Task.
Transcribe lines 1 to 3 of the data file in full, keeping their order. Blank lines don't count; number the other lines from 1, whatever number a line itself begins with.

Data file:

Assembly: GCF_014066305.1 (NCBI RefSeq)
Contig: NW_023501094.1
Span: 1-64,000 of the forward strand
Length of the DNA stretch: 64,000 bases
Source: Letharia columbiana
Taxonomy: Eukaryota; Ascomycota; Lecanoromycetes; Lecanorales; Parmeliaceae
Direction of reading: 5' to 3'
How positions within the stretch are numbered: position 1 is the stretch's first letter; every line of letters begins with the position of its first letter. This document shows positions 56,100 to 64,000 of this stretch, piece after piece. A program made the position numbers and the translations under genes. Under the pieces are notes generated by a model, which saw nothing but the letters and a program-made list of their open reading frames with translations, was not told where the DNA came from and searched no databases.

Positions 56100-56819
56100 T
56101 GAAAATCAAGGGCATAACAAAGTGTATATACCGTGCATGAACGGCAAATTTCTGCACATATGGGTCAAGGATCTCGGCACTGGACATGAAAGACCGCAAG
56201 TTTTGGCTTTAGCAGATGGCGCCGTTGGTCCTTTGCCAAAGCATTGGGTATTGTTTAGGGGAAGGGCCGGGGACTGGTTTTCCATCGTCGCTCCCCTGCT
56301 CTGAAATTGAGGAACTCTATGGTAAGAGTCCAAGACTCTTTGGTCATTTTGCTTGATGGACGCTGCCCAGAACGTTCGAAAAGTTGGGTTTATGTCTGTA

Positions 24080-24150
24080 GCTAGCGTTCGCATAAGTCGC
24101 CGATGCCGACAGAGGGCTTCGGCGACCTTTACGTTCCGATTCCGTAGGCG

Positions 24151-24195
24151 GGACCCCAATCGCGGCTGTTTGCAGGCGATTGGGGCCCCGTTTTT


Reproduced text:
Assembly: GCF_014066305.1 (NCBI RefSeq)
Contig: NW_023501094.1
Span: 1-64,000 of the forward strand